Rephrase, "many people [with MODY-2 diagnoses] have family histories of early heart attack." This is where the scientific method comes in. Human beings are notoriously bad at diagnosing patterns, or their absence, from anecdote. It is quite plausible that MODY-2 carriers might have elevated risks of heart attack, or other complications. But that's an impulse to try to study the topic more rigorously.
In the study we're discussing, which seems to be the best evidence we have on this topic (though there are other studies on it, too), the rates of heart disease among a pool of 99 MODY-2 carriers were effectively identical, actually slightly lower than, the rates of heart disease among a pool of 91 family members who do not carry the MODY-2 gene mutation. This despite the fact that the GCK-MODY carriers have meaningfully higher average blood sugars, as expected, than their relates who do not carry the gene mutation, and by definition they've had those higher blood sugars their entire lives, since before birth.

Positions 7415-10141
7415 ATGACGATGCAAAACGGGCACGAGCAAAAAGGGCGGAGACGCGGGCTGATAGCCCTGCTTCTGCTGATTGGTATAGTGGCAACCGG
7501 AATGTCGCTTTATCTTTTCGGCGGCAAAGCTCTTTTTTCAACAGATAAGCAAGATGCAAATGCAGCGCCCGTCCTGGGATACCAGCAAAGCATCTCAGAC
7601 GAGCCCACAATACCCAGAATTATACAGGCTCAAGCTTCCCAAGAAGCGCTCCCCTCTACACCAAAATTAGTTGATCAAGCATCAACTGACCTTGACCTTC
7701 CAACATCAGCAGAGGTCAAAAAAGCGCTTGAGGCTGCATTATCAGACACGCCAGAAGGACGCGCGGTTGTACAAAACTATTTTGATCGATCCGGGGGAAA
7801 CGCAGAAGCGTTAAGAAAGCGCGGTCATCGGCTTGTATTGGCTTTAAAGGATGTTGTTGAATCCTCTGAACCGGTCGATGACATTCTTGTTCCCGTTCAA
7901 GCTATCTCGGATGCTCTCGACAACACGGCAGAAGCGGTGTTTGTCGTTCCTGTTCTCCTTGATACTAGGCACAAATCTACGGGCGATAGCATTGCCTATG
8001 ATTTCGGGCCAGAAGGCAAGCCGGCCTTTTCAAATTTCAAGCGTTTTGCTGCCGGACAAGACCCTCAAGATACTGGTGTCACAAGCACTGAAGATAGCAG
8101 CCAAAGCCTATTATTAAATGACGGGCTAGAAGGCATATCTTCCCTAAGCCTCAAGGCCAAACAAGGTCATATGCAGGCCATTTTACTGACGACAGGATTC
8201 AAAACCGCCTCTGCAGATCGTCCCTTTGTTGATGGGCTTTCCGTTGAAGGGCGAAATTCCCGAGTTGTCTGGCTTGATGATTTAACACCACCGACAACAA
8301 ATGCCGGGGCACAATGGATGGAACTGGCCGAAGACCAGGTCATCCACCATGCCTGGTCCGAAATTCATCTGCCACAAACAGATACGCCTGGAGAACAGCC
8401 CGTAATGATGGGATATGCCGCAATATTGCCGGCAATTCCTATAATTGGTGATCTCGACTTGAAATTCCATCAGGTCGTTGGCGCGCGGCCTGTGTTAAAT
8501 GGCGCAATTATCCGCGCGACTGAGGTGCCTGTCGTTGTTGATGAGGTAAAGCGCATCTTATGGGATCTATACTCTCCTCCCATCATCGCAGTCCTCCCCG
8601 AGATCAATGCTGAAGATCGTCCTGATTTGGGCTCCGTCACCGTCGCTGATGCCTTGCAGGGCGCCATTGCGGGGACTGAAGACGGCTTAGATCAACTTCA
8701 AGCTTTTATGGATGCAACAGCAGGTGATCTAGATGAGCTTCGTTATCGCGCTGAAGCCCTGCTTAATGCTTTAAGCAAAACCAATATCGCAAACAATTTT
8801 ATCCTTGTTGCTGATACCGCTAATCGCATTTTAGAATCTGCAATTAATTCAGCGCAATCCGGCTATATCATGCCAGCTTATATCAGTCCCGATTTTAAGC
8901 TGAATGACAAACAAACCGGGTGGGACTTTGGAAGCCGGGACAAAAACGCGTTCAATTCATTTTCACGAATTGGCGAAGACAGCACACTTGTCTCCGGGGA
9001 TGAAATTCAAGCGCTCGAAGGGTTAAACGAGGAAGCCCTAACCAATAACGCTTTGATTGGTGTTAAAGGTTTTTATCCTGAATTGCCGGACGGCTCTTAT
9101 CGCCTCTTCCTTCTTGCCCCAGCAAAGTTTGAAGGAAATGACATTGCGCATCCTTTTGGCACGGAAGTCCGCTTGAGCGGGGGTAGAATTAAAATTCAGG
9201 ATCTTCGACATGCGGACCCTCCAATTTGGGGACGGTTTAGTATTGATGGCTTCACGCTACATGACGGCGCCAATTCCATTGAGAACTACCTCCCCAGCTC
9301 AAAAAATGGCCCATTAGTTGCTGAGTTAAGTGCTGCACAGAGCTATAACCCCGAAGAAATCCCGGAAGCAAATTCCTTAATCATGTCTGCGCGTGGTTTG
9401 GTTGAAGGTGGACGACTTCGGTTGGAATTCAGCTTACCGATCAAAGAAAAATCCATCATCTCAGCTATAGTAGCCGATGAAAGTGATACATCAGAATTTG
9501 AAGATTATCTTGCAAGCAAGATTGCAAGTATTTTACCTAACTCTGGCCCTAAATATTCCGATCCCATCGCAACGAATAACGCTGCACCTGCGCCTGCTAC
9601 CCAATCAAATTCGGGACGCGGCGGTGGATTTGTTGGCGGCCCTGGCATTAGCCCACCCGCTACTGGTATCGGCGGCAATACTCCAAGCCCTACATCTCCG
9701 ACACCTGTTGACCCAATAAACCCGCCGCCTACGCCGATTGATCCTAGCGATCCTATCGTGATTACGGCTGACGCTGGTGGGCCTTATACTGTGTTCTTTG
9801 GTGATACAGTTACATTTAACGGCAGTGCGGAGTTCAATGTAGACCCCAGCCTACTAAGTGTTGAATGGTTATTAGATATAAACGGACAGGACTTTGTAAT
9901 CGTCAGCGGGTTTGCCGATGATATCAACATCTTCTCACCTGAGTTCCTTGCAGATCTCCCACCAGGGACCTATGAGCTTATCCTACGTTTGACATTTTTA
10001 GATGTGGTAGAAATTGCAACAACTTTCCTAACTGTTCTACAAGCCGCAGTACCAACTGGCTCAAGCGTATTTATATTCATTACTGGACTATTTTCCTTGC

Yes, these folks, both the gene mutation carriers and the non-gene mutation carriers, have a spectrum of blood sugar levels, some of which we'd categorize as pre-diabetic. But that's the point. What the study is doing is a "natural experiment" where family members who are presumably otherwise similar (other genes, lifestyle, diet, etc.) but who differ on one crucial variable (whether they have the MODY-2 gene mutation or not) are being compared. And the study strongly suggests that having the MODY-2 gene mutation doesn't increase heart disease risks, despite the life-long elevated blood sugars that gene mutation entails. In fact, if there is a difference in the population, if anything the gene mutation may lower the risk of heart disease. The prevalence of heart disease is too low for the comparison to be statistically significant at these sample sizes, i.e. we can't be sure that gene mutation carriers have a lower, or an identical, risk of heart disease as non-gene mutation carriers, controlling (via natural experiment) for other relevant factors, but it's hard not to be at least somewhat reassured by the results.
And for what it's worth, I really welcome @Jenny's engagement, because it's a chance to push myself to try to articulate what I think, and where we may agree and disagree. So I hope we can continue spirited dialogue without it becoming personal, because I think that serves us and the broader community on here.